Sports entertainment and media company World Wrestling Entertainment (wwe) (WWE -1.23%) has had an exclusive streaming relationship with Peacock, part of Comcast‘s (CMCSA -1.01%) NBCUniversal Segment: Since Spring 2020. This deal has given Peacock premium subscribers access to WWE’s extensive back catalog of classic wrestling matches and the ability to watch live events such as Royal Rumble, WrestleManiai SummerSlam. However, WWE’s weekly live shows, raw i Slap, are still debuting on linear TV and will only arrive on Peacock a day later.
During WWE’s Q2 investor call, co-CEO Nick Khan suggested that the company is open to the idea of transferring the live broadcast rights of raw i Slap to streaming. Here’s why forging an even closer relationship could be a smart move for both WWE and Peacock.
The linear television landscape is changing
WWE negotiated for the last time raw i Slap offers in 2018. raw it airs on the USA Network, also owned by NBCUniversal, in a deal worth $1.3 billion over five years. Fox Corporation Broadcasts from the FOX network Slap in a deal worth about one billion dollars, also over five years.
raw draws approximately 2 million live viewers per week during its three-hour duration, while Slap attracts around 2 million during its weekly two-hour broadcasts. For comparison, those numbers are in the range of the average audience for a National Basketball Association game. However, with cord-cutting on the rise and some experts predicting a decline in live TV ad spending over the next few years, this could be an opportune time for WWE to move its flagship weekly shows to the Peacock.
WWE is not new to the streaming space
WWE first entered the US streaming market with WWE Network, which it launched in February 2014. Within a year, WWE Network had over 1 million subscribers. But despite that promising start, it struggled to grow. Its subscriber base in the United States peaked at 1.9 million in 2017.
When WWE signed its deal with Peacock in early 2020, the WWE Network had just 1.1 million subscribers. An estimated 1 million of them later moved to Peacock. However, a year after the deal went into effect, Khan revealed that more than a third of Peacock’s premium subscribers had watched WWE content.
Streaming services are incorporating live content
As Khan noted on WWE’s investor call, streaming companies are “hungry” for premium live content. The executive cited apple$2.5 billion contract with Major League Soccer and Amazonthe $11 billion deal with the National Football League. As a provider of live programming, Khan suggested WWE is in a unique position because it attracts massive audiences and operates year-round.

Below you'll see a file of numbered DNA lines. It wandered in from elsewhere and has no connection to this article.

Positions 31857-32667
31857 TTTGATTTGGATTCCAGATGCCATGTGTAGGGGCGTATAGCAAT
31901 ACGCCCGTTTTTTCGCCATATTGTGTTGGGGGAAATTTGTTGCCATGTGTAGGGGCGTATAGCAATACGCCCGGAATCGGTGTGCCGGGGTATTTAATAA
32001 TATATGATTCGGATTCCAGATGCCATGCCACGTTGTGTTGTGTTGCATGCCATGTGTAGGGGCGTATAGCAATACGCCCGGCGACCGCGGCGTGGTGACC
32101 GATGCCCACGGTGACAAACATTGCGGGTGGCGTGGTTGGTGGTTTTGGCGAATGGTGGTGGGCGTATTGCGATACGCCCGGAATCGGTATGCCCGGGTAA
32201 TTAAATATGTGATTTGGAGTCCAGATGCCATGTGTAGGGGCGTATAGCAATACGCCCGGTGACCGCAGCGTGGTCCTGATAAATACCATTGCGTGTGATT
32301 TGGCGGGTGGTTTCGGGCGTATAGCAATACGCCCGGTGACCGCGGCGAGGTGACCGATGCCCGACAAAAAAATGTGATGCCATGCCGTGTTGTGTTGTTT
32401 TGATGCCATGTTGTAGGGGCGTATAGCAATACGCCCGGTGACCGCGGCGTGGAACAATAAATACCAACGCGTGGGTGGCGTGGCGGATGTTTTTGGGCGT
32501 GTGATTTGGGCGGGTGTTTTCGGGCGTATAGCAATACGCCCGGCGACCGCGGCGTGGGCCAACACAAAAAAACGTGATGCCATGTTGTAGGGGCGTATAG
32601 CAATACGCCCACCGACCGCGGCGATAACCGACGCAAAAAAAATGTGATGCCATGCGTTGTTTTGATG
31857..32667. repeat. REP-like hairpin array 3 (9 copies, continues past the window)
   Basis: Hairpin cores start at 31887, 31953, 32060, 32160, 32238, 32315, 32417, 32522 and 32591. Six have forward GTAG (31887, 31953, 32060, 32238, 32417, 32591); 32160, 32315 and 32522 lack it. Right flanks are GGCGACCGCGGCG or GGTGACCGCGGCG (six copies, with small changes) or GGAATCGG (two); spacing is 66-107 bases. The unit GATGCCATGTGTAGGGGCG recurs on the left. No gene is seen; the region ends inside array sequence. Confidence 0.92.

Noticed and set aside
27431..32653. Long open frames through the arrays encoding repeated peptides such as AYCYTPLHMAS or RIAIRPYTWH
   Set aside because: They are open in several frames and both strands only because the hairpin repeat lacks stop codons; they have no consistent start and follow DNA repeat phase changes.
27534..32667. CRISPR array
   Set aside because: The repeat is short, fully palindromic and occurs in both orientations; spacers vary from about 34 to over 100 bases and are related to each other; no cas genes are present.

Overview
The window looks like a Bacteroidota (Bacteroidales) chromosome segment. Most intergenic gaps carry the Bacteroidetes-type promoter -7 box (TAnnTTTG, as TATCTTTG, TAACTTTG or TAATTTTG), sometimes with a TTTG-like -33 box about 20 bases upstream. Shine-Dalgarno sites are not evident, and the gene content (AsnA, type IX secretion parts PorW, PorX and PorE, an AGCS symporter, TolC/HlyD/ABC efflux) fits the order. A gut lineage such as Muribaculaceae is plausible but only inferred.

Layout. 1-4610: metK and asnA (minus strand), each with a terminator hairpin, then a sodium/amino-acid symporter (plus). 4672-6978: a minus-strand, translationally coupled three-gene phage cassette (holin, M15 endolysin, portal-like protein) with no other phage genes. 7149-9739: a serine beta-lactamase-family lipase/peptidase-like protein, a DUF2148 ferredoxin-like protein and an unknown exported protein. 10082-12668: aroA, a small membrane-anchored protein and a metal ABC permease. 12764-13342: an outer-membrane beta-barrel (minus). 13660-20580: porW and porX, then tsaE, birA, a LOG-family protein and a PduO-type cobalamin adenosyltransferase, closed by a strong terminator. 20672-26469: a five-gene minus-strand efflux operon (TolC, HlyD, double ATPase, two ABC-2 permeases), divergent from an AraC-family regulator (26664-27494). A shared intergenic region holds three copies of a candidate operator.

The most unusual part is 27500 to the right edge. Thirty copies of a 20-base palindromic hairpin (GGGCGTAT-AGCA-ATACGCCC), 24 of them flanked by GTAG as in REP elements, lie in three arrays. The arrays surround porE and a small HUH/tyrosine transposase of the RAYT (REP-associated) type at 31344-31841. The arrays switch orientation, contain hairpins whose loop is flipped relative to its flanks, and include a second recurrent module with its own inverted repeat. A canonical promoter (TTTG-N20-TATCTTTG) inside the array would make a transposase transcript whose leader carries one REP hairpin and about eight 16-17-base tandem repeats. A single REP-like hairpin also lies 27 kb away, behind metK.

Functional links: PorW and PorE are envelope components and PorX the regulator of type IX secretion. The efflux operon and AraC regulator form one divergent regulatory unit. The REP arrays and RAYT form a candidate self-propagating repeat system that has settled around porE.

For NBCUniversal, its ongoing relationship as a partner of WWE Networks and Raw certainly puts it in a strong position should WWE decide the time is right to jump into streaming entirely. As Khan stated on the earnings call, “We always talk to [NBCUniversal] first about anything that happens.”
Peacock operates on a relatively small budget
Comcast reported that Peacock had 13 million premium customers at the end of the second quarter of 2022, the same number it had three months earlier. The potential to attract millions of additional viewers with live WWE weekly programming is certainly an attractive prospect for Comcast, depending on how much such a deal would cost.
NBCUniversal reportedly spent more than $1 billion to secure Peacock’s WWE Network rights through 2025. Considering WWE made more than $2.3 billion the last time it sold the television rights to Raw and SmackDown, it’s reasonable to wonder if NBCUniversal is willing to splurge. much to make both shows exclusive to Peacock. But as Khan pointed out, Peacock’s main streaming competitors are already shelling out billions of dollars a year for premium live content.
If WWE decides to change raw i Slap for streaming only, Peacock would do well to secure the rights. By its very nature, pro wrestling is scripted, meaning viewers are presented with feuds and storylines that often continue for months, if not years. In a world where subscribers can cancel and add streaming services on a monthly basis, live WWE content could bolster Peacock’s membership and growth.
John Mackey, CEO of Whole Foods Market, an Amazon subsidiary, is a member of The Motley Fool’s board of directors. Tom Wilton has no position in any of the stocks mentioned. The Motley Fool has positions and recommends Amazon and Apple. The Motley Fool recommends Comcast and World Wrestling Entertainment and recommends the following options: long March 2023 $120 calls on Apple and short March 2023 $130 calls on Apple. The Motley Fool has a disclosure policy.